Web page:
I read a post called The Tail End by Tim Urban yesterday. Tim talks about how, if he lives to be 90, then he has about 56 Super Bowls left to watch, 300 books left to read, or 20 more Red Sox games to watch in person.
Then he gets into the scary stuff. What about the things that he did more of when he was a kid, like spending time with his parents?
It turns out that when I graduated from high school, I had already used up 93% of my in-person parent time. I’m now enjoying the last 5% of that time. We’re in the tail end.
And his siblings?
It’s a similar story with my two sisters. After living in a house with them for 10 and 13 years respectively, I now live across the country from both of them and spend maybe 15 days with each of them a year. Hopefully, that leaves us with about 15% of our total hangout time left.
For me, it’s a little different. My dad and my sister (and only sibling) both died years ago. I’ve used 100% of my time with them.
Now it’s just me and my mom, who lives right across the street. We get to see each other a lot, but she’s getting older. I hope to have 500 more days that include some time with her, but that may be optimistic.
Tim then talks about his old high school friends:
Now, scattered around the country with totally different lives and schedules, the five of us are in the same room at the same time probably 10 days each decade. The group is in its final 7%.
I doubt I’ll ever see a single one of my high school friends again intentionally. I’ve used 100% of my time with my old friends.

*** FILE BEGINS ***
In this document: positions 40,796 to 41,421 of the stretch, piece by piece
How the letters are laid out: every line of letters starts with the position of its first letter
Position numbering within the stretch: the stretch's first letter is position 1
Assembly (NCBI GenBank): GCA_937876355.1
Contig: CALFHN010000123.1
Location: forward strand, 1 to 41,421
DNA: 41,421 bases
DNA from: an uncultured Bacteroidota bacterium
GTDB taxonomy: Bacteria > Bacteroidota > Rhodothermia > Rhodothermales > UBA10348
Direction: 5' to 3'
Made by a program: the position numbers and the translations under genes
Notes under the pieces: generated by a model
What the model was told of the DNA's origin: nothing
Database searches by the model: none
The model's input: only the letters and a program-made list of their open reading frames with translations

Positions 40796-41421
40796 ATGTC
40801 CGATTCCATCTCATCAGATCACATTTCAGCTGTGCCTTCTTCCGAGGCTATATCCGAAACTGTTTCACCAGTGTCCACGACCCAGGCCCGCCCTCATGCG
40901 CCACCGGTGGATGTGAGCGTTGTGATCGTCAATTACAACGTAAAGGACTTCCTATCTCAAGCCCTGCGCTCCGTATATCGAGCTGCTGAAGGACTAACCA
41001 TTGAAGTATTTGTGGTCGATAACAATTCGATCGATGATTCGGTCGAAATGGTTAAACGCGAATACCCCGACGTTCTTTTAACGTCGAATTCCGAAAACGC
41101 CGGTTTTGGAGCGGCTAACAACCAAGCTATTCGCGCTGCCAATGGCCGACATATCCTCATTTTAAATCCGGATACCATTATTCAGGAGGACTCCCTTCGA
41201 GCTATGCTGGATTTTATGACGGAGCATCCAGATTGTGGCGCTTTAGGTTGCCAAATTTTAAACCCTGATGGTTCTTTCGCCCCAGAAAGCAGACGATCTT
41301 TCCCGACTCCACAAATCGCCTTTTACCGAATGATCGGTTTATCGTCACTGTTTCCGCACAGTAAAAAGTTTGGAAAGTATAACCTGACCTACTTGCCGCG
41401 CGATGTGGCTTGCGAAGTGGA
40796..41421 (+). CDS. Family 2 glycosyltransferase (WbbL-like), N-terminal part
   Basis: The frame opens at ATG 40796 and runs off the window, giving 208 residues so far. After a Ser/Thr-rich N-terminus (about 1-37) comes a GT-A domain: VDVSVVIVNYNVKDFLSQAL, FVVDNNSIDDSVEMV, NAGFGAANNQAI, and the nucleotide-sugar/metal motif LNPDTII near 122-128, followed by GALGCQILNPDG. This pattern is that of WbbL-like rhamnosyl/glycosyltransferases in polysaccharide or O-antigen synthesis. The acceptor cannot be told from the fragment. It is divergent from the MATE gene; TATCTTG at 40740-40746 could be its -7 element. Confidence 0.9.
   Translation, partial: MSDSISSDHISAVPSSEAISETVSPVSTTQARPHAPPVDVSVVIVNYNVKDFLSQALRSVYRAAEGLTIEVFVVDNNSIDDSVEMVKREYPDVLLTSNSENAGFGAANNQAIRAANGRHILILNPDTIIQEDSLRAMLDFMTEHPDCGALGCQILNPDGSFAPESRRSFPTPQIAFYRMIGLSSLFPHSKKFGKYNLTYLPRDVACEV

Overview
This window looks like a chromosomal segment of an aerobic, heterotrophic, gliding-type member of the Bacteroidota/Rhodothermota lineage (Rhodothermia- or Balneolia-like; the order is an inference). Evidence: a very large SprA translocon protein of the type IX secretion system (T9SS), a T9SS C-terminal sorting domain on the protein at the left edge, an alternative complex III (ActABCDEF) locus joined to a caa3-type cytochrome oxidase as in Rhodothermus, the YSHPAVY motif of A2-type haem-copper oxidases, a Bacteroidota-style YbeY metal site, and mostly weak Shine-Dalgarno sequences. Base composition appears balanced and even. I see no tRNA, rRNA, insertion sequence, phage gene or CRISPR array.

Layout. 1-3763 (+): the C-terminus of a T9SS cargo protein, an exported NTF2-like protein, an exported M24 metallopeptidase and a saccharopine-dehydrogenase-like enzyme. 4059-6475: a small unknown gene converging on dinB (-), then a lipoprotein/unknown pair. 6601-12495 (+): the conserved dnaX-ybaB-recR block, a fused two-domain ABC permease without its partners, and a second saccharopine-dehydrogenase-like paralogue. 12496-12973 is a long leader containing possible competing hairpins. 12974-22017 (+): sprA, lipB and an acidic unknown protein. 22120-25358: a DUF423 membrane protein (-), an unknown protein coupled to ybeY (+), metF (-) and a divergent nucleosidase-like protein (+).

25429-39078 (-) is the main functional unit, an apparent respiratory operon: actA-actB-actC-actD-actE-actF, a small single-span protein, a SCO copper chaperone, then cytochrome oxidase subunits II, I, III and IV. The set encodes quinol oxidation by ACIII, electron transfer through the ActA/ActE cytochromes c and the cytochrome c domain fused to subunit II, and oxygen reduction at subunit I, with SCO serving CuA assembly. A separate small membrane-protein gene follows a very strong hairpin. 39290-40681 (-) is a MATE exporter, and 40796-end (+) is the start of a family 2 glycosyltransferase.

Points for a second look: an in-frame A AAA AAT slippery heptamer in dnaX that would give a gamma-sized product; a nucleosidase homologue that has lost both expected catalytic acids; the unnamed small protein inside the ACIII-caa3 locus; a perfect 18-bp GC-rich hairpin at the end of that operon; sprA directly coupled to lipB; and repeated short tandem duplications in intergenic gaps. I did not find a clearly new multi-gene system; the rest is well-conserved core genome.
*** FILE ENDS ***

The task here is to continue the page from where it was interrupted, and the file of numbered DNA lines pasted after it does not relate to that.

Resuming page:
DHH (of Basecamp and Ruby on Rails fame) wrote one of my favorite posts/rants of all time: “ Growing apart and losing touch is human and healthy “. Here’s a choice quote:
I’m not the same person I was in high school. Not the same person I was at university. Not the same person I was with friends at age 15 as I was with a different group of friends at 21. I’m still not the same person with friends in programming as I am with friends in racing or with family or old mates from Denmark.
What allowed me to change and prosper was the freedom to grow apart and lose touch with people. It’s hard to change yourself if you’re stuck in the same social orbit. There’s a gravitational force that pulls you into repeating the same circular pattern over and over again. Breaking out of that takes tremendous force.
It’s easy to read The Tail End and end up feeling sad about the time we have left and the time we’ve used up.
No thanks. I will not cry about moving on from my high school friends any more than I’ll cry about moving on from roller blading or my once beloved Sega Dreamcast.
Tim’s post ends with this:
Your remaining face time with any person depends largely on where that person falls on your list of life priorities. Make sure this list is set by you-not by unconscious inertia.
Exactly. I decide who to spend my future with. And it’s not based on who I spent my past with.